Maritime Cork: The history of Cork Harbour's eastern shore

Maritime Cork: The history of Cork Harbour's eastern shore
The transatlantic liner the Celtic aground near Roche's Point in 1928 which became a total loss. It's story formed part of the “Historical and Heritage Exhibition” at, the Aghada Community Centre.

The eastern shore of Cork Harbour was alive with kayaks on Friday night. 

They were an impressive sight on a beautiful evening off Whitegate, a lovely part of the harbour, though regrettably not accessible to larger marine craft because the area has silted up.

I was on my way to hear about “the forgotten eastern shore of Cork Harbour,” although, seeing the “Night Kayak” underway, I wondered how this lovely part of the harbour could be forgotten.

There is a lot of maritime history around Aghada, Whitegate and Rostellan, which was highlighted at the two-day “Historical and Heritage Exhibition” at, the Aghada Community Centre, also an impressive building. 

There were photographic and memorabilia displays and the centenary of the arrival of the American Naval seaplane base at Aghada in 1918 was featured. 

Organised by the Cork Harbour Heritage Alliance and the Whitegate/Aghada Historical Society it showed how small ships, including the legendary De Wadden schooner, had unloaded into Whitegate village.

Amongst the exhibits was an intriguing stone anchor, recovered from the waters of Cork Harbour. Its history has not been fully established, but it was possibly used by fishing boats. That was deduced from its weight and a hole made through the heavy stone.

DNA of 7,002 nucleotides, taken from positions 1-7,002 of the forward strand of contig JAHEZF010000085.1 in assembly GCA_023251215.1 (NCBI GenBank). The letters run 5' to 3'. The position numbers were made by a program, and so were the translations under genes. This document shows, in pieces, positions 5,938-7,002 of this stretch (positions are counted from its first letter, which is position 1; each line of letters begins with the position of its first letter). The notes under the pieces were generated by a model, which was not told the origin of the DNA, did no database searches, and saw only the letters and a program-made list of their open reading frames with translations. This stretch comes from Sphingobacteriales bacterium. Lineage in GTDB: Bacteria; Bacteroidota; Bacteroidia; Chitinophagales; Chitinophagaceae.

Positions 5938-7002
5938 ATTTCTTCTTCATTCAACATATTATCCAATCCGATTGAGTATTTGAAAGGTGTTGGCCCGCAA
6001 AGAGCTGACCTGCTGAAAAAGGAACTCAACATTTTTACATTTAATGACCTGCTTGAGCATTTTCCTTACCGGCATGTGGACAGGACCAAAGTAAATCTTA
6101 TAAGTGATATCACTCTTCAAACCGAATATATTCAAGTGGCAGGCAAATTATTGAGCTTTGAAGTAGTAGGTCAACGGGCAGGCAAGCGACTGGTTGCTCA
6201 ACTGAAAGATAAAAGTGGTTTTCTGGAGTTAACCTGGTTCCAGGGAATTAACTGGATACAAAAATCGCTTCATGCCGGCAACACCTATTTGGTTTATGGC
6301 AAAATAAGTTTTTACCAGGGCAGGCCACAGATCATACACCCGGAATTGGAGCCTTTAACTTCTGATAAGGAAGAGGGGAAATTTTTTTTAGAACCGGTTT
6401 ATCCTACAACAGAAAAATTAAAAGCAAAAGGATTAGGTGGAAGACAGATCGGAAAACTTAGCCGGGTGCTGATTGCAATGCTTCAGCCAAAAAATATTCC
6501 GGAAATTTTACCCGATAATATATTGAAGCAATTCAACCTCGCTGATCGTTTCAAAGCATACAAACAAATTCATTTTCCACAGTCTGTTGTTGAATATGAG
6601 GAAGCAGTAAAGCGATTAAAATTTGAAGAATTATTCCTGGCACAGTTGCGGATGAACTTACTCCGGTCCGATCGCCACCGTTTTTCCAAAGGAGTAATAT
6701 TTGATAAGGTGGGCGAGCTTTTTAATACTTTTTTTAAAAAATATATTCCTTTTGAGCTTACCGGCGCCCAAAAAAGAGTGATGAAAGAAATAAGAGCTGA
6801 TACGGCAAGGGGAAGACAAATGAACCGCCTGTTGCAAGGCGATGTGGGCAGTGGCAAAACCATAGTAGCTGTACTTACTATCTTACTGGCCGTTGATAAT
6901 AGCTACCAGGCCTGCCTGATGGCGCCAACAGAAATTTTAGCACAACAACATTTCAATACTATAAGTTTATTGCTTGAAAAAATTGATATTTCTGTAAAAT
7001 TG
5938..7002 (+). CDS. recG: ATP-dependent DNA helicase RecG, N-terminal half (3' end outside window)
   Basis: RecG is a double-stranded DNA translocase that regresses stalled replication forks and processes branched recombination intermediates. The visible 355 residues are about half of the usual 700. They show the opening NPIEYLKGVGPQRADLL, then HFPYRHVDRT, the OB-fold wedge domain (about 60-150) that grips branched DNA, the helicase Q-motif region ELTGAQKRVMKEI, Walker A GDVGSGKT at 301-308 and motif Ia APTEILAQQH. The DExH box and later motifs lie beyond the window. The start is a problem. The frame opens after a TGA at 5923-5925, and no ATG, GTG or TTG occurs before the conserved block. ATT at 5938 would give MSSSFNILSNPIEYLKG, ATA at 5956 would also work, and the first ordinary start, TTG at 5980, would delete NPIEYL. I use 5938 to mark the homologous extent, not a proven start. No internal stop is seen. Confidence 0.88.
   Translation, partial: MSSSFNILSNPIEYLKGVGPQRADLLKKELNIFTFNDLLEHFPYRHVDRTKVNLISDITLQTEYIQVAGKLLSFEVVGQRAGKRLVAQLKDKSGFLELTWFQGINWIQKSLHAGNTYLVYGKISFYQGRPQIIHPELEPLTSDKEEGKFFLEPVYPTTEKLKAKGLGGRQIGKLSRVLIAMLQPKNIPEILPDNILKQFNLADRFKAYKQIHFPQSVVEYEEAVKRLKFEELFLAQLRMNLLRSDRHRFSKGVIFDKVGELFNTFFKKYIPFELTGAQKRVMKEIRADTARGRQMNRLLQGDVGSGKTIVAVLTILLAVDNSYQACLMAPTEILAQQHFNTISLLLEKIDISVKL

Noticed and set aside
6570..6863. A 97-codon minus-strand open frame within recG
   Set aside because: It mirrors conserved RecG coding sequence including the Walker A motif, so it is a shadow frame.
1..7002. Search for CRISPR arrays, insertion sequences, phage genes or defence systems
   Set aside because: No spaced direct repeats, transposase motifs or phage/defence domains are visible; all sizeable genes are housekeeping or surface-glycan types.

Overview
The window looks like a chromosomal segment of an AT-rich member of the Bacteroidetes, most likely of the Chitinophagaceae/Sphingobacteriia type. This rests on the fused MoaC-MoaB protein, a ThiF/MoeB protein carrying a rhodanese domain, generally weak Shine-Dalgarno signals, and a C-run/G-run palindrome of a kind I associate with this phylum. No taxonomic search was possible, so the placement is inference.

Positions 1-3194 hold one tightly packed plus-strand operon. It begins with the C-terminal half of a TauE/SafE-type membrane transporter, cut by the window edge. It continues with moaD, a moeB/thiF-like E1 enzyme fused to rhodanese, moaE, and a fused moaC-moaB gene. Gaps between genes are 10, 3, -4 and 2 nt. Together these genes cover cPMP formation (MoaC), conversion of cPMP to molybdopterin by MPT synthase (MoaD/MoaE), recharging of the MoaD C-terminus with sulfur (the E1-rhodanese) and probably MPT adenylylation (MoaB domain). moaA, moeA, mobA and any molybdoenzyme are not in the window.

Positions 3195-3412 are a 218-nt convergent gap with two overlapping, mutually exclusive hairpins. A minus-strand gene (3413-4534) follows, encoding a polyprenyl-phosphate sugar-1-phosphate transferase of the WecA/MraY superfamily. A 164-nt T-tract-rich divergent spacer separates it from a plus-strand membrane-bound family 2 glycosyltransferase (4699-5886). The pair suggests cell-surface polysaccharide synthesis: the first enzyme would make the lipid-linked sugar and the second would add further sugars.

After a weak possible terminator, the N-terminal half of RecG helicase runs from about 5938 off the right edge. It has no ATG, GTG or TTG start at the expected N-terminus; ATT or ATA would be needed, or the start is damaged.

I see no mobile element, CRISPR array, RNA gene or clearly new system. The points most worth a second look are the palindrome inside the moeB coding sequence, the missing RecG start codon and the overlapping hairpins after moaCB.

Also on display were a swivel chair and a “Lost and Found’ press salvaged from the great transAtlantic liner, the Celtic, 50 years ago. It ran aground near Roche’s Point in December of 1928 and became a total loss. The Morsecock, of which I wrote two weeks ago, got the passengers and crew safely off.

It took five years to dismantle the Celtic, during which work four men died from toxic poisoning. The British Board of Trade didn’t hold an inquiry, surprisingly, but the owners, the White Star Line, did. However, the findings were never published, nor was it explained why the ship, en route to Liverpool, headed towards Cork Harbour.

Celtic was insured for £230,000. Most of the cargo valued at £160,000 was salvaged.

Since the ship had been 27 years in service, the owners considered it too old to be worth repairing. “That led to accusations that Celtic had been deliberately stranded but no evidence was ever produced to support that theory,” I was told.

Next year will be the 60th anniversary of the opening of Whitegate Oil Refinery, which was also featured. Local historians want to gather stories of personal experience from those who worked there through the years. “Producing these in book form is one of the plans,” I was told. Contact can be made with Frank Cronin on 087 9696367.

The “Night Kayak” at Whitegate was organised by Whitegate Rowing Club to fundraise for 17-year- old Aaron McMahon from Shanagarry who is suffering from a one-in-a-million type of cancer called Chordoma and needs an operation in the United States.

The support it was given indicated the strength of the maritime community on the eastern shore of the harbour.


The man who supervised the building of one of Cork Harbour’s outstanding landmarks, St.Colman’s Cathedral in Cobh, is to be commemorated on Saturday when a plaque will be unveiled at 3.30 p.m. at the main entrance. Charles Guilfoyle, Architect, Fenian and Irish Patriot, supervised the construction of the Cathedral for over four decades.

UCC has published a study on saltmarshes and coastal wetlands which shows that an ecosystem’s ability to cope with climate change depends on what type of plants it contains. It also found that the ability of plants to cope with climate change is affected by the amount of nitrogen pollution in their soil and water.

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